IADR Abstract Archives

Effectiveness of Water Fluoridation at 0.7ppm

Objectives: In 2007 the level of fluoride in the water in Ireland (73% coverage) was reduced from 0.8-0.9ppm to 0.6-0.8ppm. In 2015 the US DHSS followed suit. We describe the impact of this reduction on dental caries among Irish children after 7 years.

Methods: A stratified cluster random sample of 5- and 12-year-old children was clinically examined. Parents/guardians completed a questionnaire, measuring confounders for caries. The mean caries levels for 5- and 12-year-old children in 2014 (7-years post-reduction) were compared with comparable data for these age groups in the same regions in 2002 (5-years pre-reduction). Multivariate regression analyses and the Hurdle model were used to analyse the relationship between caries and water fluoridation in 2014, while controlling for age, gender, socio-economic status, behavior and breastfeeding in infancy. Variables were considered significant at p≤0.05.

Results: After the clinical examination investigation of individual residential histories, allowed classification of 2,324, 5-year-olds and 1,595 12-year-olds as ‘Full-Fl’ or ‘Non-Fl’. Among 5-year-olds there was little difference in caries levels between 2002-2014, caries levels were lower among fluoridated groups in both studies. For 12-year-olds caries levels were lower in 2014 than in 2002; in fluoridated Dublin the mean DMFT(sd) was 0.7(1.3) in 2014 and 1.2(1.6) in 2002; in fluoridated Cork and Kerry the mean DMFT(sd) was 0.8(1.3) in 2014 and 1.4(2.0) in 2002 and in non-fluoridated Cork and Kerry the mean DMFT(sd) was 1.4(1.8) in 2014 and 2.2(2.7) in 2002. In the multivariate analysis (Hurdle Model), for 5- and 12-year-olds in 2014, having always (vs never) resided in an area with water fluoridation decreased the odds of having dentinal caries by 46.4% and 45.1% respectively, holding all other variables constant.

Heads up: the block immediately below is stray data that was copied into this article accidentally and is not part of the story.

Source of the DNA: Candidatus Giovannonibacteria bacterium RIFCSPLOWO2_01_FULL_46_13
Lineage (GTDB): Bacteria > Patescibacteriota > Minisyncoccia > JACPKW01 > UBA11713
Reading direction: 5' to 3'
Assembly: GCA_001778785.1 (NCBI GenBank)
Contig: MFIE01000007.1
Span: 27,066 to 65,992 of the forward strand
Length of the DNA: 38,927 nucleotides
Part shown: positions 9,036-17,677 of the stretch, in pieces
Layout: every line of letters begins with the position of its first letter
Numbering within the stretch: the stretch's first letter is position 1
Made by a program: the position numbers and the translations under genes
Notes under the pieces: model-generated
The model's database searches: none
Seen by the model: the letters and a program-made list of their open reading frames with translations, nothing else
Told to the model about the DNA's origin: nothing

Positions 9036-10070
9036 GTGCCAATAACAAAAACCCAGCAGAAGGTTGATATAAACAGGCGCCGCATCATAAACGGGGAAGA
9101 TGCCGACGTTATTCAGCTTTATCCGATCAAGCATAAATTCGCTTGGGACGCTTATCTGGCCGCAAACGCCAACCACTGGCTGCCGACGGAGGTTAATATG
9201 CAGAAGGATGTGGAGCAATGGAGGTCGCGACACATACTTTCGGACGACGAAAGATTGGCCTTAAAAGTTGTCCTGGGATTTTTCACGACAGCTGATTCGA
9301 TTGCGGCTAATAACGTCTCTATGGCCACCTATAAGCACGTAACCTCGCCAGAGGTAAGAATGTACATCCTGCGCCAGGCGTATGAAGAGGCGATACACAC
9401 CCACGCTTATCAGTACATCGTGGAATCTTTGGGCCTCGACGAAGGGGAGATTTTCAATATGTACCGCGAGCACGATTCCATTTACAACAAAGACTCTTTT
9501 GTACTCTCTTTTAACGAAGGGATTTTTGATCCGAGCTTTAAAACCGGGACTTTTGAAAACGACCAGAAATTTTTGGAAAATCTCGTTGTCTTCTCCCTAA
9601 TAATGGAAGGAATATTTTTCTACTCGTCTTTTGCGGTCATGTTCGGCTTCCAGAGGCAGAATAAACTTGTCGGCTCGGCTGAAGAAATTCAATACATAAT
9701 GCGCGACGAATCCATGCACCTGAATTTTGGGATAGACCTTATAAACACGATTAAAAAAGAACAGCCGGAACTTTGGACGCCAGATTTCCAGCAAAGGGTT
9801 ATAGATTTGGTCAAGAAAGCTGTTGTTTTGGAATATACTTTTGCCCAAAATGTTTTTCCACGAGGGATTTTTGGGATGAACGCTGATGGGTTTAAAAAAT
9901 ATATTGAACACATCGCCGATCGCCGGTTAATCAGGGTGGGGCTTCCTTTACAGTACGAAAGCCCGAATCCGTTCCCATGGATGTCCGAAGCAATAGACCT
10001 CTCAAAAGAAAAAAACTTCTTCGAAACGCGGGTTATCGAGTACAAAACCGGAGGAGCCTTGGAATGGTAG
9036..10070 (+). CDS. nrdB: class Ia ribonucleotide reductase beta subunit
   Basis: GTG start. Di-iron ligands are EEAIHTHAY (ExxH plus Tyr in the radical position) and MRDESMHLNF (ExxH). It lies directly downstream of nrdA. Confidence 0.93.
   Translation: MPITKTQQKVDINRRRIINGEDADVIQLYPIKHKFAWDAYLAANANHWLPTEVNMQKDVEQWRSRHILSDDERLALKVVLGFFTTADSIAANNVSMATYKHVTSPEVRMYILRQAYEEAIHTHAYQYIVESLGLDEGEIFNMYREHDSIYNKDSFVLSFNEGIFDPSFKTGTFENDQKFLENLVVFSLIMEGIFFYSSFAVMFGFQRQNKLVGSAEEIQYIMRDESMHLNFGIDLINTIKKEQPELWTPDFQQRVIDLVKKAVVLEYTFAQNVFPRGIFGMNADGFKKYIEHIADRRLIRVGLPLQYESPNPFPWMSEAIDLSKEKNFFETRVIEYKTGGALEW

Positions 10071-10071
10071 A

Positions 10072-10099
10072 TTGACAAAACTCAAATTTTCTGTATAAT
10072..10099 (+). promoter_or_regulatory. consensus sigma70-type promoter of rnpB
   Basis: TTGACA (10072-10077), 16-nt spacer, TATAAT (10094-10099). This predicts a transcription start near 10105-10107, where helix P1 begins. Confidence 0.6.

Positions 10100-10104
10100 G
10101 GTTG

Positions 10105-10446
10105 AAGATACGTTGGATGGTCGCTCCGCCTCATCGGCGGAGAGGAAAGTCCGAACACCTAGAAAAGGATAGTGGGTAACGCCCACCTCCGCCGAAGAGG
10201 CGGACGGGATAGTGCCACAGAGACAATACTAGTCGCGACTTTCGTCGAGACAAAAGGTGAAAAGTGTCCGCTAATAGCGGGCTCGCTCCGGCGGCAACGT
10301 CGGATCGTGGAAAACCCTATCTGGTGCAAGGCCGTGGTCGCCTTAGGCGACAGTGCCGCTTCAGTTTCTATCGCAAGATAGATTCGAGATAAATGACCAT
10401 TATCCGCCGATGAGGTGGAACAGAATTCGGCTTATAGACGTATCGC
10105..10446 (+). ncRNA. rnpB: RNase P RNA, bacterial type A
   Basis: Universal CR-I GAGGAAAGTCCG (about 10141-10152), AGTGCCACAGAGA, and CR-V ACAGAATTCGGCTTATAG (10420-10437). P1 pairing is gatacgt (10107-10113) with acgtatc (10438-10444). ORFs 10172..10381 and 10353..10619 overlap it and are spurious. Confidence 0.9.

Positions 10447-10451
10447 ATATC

Conclusions: Caries levels did not increase following the reduction in fluoride levels; water fluoridation at 0.6-0.8ppm is associated with a lower caries prevalence compared with no exposure to water fluoridation.

IADR/AADR/CADR General Session
2017 IADR/AADR/CADR General Session (San Francisco, California)
San Francisco, California
Cariology Research-Clinical & Epidemiological Studies
  • Whelton, Helen  ( University of Leeds , Leeds , United Kingdom )
  • Harding, Mairead  ( Oral Health Services Research Centre , CORK , Ireland )
  • James, Patrice  ( University College Cork , Cork , Ireland )
  • Beecher, Tara  ( University College Cork , Cork , Ireland )
  • Guiney, Helena  ( University College Cork , Cork , Ireland )
  • Health Research Board, Ireland CARG 2012-34
    Oral Session
    Cariology Clinical Studies-Risk, Prevention and Management
    Wednesday, 03/22/2017 , 01:30PM - 03:00PM